Mother Jones’ Source May Be in a Mother Lode of Trouble
Left-wing magazine Mother Jones made news this week with a report based on a secret recording of a Feb. 2 meeting of Senate Republican leader Mitch McConnell with campaign strategists. Federal and state law prohibits publication of information acquired through secret recording, but a 2001 Supreme Court ruling gives publishers like Mother Jones a get-out-of-jail-free card.
But whoever taped the private conversation can’t wiggle off the hook so easily. Whoever bugged the meeting room or secretly placed a recording device will be in serious legal trouble -- unless he or she was one of the strategists.
Both state and federal laws apply to the secret recording of oral communications. Title III of The Omnibus Crime Control and Safe Streets Act of 1968 (18 U.S.C. §2511) makes it a federal crime to intentionally intercept “any wire, oral, or electronic communication.” Intercept is defined as using “any electronic, mechanical, or other device” to record anyone’s words, if the speaker has a justified “expectation that such communication is not subject to interception.”
Whoever recorded the private strategy session appears to have run afoul of this law. Sen. McConnell and his campaign advisors certainly had a reasonable expectation of privacy in their meeting at McConnell’s campaign headquarters in Kentucky. And given that Mother Jones has a recording, there is no doubt that a recording device intercepted the conversation. Whoever made the recoding is facing the very real prospect of fines and up to five years in prison.
The same federal statute also makes it illegal for anyone to intentionally use “the contents of any wire, oral, or electronic communication” if they knew or had reason to know that the “information was obtained” through an interception that violates federal law. But in Bartnicki v. Vopper, a 2001 case that arose when a radio talk show host aired an unlawfully recorded cell phone call, the Supreme Court held that this provision violated the First Amendment. The court’s reasoning: If a publisher lawfully obtains information from a source who acquired the information unlawfully, the source’s illegal conduct is not sufficient to remove the publisher’s First Amendment right to disclose information about matters of public concern.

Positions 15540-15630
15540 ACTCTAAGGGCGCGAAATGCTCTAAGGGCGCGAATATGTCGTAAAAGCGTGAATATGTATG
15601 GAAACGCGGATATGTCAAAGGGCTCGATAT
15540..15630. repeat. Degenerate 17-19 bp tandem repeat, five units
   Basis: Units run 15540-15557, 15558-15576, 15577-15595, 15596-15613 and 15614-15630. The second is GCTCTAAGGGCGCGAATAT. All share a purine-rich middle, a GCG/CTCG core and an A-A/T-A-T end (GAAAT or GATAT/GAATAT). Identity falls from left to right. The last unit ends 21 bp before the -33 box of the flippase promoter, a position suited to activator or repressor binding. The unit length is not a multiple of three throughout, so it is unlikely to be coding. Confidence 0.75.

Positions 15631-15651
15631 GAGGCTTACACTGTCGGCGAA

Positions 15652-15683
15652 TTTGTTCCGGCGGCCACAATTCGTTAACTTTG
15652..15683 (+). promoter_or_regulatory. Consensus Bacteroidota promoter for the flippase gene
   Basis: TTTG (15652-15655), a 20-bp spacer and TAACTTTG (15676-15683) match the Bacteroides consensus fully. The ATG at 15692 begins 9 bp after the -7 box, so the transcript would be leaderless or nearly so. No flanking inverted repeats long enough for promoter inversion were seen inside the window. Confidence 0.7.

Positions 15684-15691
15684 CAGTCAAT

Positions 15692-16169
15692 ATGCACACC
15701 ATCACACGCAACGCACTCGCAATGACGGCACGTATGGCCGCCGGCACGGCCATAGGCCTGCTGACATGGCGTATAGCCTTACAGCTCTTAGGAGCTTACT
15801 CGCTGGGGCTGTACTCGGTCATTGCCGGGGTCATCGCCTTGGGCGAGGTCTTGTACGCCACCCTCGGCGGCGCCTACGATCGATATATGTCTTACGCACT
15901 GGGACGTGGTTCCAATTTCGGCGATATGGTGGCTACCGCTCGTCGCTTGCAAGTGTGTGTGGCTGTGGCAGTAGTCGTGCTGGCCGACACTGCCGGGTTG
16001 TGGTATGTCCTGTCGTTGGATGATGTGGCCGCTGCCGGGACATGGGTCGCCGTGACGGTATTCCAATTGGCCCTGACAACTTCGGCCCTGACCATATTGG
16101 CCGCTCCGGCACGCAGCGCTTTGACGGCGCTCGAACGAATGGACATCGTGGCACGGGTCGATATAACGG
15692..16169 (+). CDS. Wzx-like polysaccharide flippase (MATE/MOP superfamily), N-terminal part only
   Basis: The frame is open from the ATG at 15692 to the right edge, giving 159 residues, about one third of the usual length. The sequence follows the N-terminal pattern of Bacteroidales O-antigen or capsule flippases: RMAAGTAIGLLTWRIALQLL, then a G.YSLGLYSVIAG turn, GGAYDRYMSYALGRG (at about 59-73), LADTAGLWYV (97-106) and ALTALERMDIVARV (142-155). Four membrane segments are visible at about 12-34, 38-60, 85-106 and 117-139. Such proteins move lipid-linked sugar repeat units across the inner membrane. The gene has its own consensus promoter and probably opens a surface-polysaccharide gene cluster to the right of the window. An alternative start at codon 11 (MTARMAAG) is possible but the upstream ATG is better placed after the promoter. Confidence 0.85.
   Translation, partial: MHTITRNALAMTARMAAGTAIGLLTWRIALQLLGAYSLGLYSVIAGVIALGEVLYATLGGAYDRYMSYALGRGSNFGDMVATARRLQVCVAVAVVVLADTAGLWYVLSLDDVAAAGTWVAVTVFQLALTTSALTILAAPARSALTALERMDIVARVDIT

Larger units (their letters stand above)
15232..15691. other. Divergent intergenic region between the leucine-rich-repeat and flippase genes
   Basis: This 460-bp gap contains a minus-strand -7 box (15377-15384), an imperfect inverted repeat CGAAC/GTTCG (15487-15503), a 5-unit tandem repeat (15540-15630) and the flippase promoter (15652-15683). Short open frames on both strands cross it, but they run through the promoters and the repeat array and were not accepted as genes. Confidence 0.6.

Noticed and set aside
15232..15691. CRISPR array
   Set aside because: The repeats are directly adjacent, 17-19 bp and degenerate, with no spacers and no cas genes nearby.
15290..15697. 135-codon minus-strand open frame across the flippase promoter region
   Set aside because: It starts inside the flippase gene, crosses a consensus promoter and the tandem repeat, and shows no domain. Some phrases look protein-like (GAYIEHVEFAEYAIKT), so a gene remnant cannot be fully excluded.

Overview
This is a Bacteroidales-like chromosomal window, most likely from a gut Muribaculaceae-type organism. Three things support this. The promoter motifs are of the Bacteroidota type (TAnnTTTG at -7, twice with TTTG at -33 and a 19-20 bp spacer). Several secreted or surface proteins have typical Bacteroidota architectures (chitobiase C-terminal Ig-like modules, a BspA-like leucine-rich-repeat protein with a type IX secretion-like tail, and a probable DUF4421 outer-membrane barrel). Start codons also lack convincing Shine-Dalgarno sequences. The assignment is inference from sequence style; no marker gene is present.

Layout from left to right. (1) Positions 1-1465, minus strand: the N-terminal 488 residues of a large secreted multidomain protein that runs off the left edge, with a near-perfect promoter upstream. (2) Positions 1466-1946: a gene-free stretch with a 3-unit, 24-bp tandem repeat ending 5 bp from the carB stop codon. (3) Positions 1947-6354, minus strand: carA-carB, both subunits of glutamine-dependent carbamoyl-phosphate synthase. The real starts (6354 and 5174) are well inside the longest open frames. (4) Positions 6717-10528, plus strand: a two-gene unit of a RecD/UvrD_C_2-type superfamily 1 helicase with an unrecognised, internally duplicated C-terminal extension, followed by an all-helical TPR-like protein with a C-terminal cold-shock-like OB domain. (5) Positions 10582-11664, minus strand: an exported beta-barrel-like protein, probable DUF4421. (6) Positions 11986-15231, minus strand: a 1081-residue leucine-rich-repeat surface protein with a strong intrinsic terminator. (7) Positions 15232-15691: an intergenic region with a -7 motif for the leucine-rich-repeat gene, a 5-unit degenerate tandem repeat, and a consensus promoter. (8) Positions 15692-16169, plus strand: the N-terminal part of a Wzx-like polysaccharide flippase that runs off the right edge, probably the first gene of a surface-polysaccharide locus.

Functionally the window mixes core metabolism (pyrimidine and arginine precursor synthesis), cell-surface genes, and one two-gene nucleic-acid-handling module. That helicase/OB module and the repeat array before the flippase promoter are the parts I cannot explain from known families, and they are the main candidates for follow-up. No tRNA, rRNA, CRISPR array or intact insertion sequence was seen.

The federal law stipulates that it is not a violation if a “party to the communication” made the recording. So the key question in any criminal investigation will be whether one of the aides in the strategy session voluntarily made the recording or if it was made by someone not in the room.
The statute provides that anyone whose communications are illegally intercepted can recover civil damages. Rep. Jim McDermott (D-Wash) learned this the hard way, when House Speaker John Boehner successfully sued him for disclosing a Boehner-Newt Gingrich cell phone conversation that had been illegally recorded by a Democratic activist. So if an investigation into the Kentucky wiretapping uncovers the source, that person will be subject to a civil suit in addition to a criminal prosecution.
Kentucky’s statute (§ 526.010) making eavesdropping illegal, also includes recording conversations. A second state statute (§ 526.060) applies to anyone who “knowingly uses or divulges information obtained through eavesdropping.” As with federal law, it is not a violation of the state statute if one party involved in the conversation consents to the recording. So just like the federal prosecutors looking at this incident, the key question for state prosecutors will be whether the recording was made by someone in the room at the time of the discussion. If not, then the secret recorder could be found in violation of state law. The Bartnicki case, however, would prevent Kentucky from prosecuting Mother Jones.
News reports indicate that the FBI is investigating and that the U.S. Attorney’s Office in Louisville has also been notified. But we won’t know if the applicable federal and state laws were, in fact, violated, until we know who made the recording.